FAQ

What is the Arizona Math Partnership (AMP)?
The Arizona Mathematics Partnership consists of Promoting Excellence in Arizona Middle School Mathematics:  Increasing Student Achievement through Systemic Instructional Change.   MSP (Math and Science Partnership) involves 10 Core Partners: Scottsdale Community College, as the lead, Chandler-Gilbert and Glendale Community College, and the Deer Valley, Scottsdale, Fountain Hills, Chandler, Florence, J.O. Combs school districts, as well as Salt River Pima – Maricopa Community Schools. Supporting partners are: Arizona State University, Maricopa County Community College District, and the Glendale, Mesa, and Peoria school districts.
This targeted MSP project supports teachers in advancing their knowledge about the teaching and learning of middle school mathematics, as well as developmental mathematics in community colleges. The project provides a systemic model of sustainable professional development in partner schools and colleges to achieve the goal of increasing student achievement in middle school mathematics courses enabling them to make a successful transition to more challenging courses and curricula in high school. The project also produces research about the characteristics and mechanisms of a sustainable professional development program, as well as contributes to the body of knowledge for understanding teachers’ and students’ mathematical thinking and beliefs.

Why was AMP created?
Research has shown that middle school is the gateway to high school course taking and college enrollment (Hill, 2007; Riley, 1997; Silva & Moses, 1990). In particular, completion of Algebra II in high school is strongly correlated with success in college as well as future earning potential (Adelman, 1999). We therefore believe that students possessing a solid foundation in middle school mathematics are more likely to experience positive outcomes in high school mathematics, further preparing them for success in mathematics beyond high school.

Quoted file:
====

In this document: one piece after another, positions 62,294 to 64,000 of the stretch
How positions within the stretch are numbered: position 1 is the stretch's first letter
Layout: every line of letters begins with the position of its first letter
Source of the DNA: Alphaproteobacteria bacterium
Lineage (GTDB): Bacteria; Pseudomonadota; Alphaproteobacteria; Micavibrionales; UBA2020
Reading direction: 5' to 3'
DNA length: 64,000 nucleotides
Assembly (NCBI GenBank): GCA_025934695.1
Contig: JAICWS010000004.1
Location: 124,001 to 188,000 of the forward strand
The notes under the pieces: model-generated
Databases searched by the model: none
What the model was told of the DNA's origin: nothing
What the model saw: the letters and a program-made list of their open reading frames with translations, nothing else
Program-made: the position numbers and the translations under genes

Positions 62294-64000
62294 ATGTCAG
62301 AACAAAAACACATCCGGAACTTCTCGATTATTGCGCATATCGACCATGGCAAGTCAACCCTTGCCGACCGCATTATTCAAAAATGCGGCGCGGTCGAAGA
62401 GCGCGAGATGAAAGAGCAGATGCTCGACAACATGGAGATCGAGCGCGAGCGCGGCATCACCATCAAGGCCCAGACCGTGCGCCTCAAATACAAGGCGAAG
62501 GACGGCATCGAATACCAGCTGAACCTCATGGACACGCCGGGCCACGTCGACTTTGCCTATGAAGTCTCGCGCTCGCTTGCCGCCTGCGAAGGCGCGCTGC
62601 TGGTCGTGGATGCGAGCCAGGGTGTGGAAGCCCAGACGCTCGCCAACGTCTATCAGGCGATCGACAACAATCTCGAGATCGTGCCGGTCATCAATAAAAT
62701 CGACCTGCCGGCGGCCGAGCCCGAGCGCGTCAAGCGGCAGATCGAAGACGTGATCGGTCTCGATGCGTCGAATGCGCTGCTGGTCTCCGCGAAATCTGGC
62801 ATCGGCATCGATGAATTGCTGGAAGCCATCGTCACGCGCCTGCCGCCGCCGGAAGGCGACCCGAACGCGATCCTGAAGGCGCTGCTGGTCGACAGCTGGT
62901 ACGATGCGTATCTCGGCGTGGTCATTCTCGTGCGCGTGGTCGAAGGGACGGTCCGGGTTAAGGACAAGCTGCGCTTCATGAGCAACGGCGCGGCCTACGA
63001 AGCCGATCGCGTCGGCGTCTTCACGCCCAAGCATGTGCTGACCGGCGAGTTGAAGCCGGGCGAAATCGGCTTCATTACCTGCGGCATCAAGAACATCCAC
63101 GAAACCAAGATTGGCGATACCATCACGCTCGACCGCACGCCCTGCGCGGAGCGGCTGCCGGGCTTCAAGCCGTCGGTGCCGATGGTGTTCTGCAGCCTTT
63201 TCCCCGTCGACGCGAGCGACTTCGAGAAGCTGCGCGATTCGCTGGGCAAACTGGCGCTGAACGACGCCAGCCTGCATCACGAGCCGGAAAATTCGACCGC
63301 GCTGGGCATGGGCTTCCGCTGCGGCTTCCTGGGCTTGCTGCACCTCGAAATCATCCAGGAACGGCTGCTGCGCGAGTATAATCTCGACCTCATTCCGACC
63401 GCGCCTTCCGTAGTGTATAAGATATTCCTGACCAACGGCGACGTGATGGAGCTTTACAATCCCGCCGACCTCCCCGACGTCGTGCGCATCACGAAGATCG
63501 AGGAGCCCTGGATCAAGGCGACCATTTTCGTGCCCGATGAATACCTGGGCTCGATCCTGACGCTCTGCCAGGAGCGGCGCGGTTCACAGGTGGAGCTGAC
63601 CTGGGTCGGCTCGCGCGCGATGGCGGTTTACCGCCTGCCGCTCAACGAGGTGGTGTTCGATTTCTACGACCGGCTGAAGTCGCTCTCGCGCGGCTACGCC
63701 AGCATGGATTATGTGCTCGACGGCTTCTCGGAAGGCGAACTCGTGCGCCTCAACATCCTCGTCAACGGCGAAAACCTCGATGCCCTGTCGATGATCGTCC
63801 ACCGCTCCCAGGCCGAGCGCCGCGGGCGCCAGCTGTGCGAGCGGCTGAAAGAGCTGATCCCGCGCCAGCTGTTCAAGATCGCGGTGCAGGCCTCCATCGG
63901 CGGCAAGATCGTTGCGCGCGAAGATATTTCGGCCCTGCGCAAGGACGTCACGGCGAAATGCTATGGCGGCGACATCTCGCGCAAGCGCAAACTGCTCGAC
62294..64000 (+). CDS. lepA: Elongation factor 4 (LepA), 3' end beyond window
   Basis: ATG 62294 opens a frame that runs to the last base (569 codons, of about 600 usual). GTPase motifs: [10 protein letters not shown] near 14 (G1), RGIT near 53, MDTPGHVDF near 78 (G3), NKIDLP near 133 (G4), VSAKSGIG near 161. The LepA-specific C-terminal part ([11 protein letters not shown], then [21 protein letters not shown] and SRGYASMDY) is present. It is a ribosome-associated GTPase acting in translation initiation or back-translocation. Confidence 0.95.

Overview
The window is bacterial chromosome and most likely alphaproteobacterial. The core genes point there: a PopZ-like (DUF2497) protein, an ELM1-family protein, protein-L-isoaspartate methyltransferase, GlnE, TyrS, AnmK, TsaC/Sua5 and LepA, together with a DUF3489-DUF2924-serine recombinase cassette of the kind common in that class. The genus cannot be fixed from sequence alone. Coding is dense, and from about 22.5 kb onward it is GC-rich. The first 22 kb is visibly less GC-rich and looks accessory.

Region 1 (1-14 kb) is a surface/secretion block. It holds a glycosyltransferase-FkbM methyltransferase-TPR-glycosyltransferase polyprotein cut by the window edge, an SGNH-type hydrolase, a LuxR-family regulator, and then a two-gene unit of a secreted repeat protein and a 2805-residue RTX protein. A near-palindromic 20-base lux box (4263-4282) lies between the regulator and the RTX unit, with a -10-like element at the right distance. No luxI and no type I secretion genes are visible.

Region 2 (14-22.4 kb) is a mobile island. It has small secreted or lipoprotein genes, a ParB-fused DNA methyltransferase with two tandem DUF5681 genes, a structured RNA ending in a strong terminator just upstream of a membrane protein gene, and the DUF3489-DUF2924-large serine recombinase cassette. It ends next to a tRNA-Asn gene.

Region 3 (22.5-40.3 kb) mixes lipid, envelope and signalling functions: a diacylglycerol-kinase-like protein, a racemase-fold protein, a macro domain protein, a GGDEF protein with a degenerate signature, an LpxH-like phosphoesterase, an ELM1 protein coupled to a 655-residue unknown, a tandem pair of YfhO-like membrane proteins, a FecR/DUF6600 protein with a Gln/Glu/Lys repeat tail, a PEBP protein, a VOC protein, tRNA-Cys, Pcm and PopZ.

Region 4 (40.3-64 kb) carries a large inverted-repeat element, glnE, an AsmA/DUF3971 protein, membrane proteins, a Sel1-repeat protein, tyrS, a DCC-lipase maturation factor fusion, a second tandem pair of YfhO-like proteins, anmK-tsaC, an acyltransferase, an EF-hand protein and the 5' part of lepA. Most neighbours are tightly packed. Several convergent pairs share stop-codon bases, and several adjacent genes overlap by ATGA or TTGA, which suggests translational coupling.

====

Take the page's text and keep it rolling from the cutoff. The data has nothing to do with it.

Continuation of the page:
When was AMP created?
Members from the 7 core partner districts have collaborated with Scottsdale Community College faculty since Spring 2009 to plan for the proposal and to contribute to the evolution of the Projects’ vision, goals, outcomes and activities.  Work with the teachers began in June, 2012 with our first Summer Institute.

How many students does AMP expect to reach?
The project is expected to impact a total of 24,000 students in grades 5-8.

How many teachers does AMP expect to train?
The project targets 300 in-service middle school mathematics teachers, 32 middle school mathematics teacher-leaders, 40 middle school administrators and 140 pre-service middle school teachers in the Phoenix metropolitan area.

How do you get teachers to participate in the AMP project?
Professional development for teachers has traditionally focused on methods and strategies for teaching, but AMP focuses on the mathematics and the Common Core State Standards. Teachers recognize the need to participate in the AMP experience so they can be prepared for the new national/state assessments coming soon. Teachers who commit to the two-year program receive a stipend of $2,500 per year.  By the end of their involvement, they will have received about 200 hours of professional development.  The teachers are also given the option of earning graduate credit from Arizona State University.